Artist Statment 

I use materials as metaphor to conceptually focus on the effect of environmental pollutants on the body. My work records my thoughts and feelings on specific social or political events. This information is then filtered and distilled into a visual form that embodies the underlining emotion and tone. I see my work as a form of visual poetry that incorporates materials as metaphor.

 

My aesthetic draws on memories from living on the Gulf Coast of Texas and mirrors the power of that climate and region. Shapes and materials are fused together to create objects with multiple layers of visual and personal meaning. I create objects that reference my past, filtered through my present state of mind.

 

Materials in my work have a metaphorical significance.  Clay represents the body and biology; saltwater heals, preserves and destroys; and steel is the social and spiritual structure that we build our lives around. My clay forms are first soaked in saltwater to absorb the salt, just as the body absorbs the chemicals in its surroundings.  The clay objects are then placed onto steel plates where the salt causes the steel to oxidize. Steel is a material that is perceived as having great strength yet can be weakened by a material as simple as salt. The saltwater is also used as a medium with which to paint on the steel. The irony of the sculpture is that the same material that is used as the healing agent is also the catalyst for destruction.

 

I am at an exciting point in my work, where my use of symbolic materials is no longer limited to clay, salt and steel.  I use humble domestic objects, such as the spoon, in combination with substances, to make statements about our environmental and personal health. The work explores ideas about toxins and dioxins in our environment and our food sources. I use the spoon as a metaphor for consumption, and introduce elements such as salt and heat. Heat represents an unseen catalyst, which can change our genetic coding.  Heat, like salt, is a beneficial and necessary component of personal and environmental health but excess can create undesirable changes, which can speed up chemical reactions.  I use tarpaper as a symbol for industry, and to represent the driving force of our current political and economic system.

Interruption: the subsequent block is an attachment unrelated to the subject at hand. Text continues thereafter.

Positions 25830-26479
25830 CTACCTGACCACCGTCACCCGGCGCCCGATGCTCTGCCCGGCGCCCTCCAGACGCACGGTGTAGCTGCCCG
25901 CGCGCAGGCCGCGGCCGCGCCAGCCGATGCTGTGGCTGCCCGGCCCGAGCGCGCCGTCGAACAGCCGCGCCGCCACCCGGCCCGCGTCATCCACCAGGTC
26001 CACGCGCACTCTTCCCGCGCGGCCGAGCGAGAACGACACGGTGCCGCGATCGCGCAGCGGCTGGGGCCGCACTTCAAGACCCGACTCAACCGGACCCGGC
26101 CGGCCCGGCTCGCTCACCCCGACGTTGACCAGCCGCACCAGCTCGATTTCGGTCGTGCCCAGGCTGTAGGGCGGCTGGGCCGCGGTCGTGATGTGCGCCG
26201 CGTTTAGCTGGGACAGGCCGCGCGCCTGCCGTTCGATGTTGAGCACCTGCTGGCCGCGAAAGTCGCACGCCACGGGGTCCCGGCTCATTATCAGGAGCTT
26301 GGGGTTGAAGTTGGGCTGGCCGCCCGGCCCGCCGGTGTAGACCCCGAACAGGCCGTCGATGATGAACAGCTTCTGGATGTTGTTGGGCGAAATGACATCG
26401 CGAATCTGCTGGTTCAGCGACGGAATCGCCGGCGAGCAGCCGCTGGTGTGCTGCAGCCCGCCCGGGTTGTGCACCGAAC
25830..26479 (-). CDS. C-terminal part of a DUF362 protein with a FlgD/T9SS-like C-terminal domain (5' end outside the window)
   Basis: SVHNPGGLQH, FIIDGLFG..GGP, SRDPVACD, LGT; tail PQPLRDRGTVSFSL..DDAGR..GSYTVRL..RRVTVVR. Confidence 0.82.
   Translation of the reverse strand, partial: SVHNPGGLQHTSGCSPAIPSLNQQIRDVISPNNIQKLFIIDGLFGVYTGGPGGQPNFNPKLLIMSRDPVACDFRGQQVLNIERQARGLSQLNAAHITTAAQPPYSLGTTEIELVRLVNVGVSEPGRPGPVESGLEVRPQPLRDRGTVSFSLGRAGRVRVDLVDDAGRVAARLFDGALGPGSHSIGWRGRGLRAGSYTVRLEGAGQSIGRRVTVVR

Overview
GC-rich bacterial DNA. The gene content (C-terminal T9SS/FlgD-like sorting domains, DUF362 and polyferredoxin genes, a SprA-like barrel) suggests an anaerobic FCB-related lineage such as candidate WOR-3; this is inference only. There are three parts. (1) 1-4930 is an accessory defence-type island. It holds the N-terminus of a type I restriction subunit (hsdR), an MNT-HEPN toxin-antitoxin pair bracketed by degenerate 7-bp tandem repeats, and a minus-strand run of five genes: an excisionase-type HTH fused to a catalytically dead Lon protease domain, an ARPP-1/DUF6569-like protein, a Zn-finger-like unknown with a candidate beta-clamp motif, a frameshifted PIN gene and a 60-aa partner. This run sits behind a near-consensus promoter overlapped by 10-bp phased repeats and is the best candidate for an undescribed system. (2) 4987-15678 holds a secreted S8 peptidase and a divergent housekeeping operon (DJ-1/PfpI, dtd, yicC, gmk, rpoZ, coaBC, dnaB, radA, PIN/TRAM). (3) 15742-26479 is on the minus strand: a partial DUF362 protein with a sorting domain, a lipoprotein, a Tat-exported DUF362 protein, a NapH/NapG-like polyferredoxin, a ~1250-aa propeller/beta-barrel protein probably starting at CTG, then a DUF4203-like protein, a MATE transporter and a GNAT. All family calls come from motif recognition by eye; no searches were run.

The key elements in my work are the concepts of time, change, and an element of the unknown. My work comes veiled under seductive surfaces and recognizable forms that are filtered through time and distilled down to simple poetic forms.  

© 2013 Rick Parsons  All rights reserved (Created with Sandvox)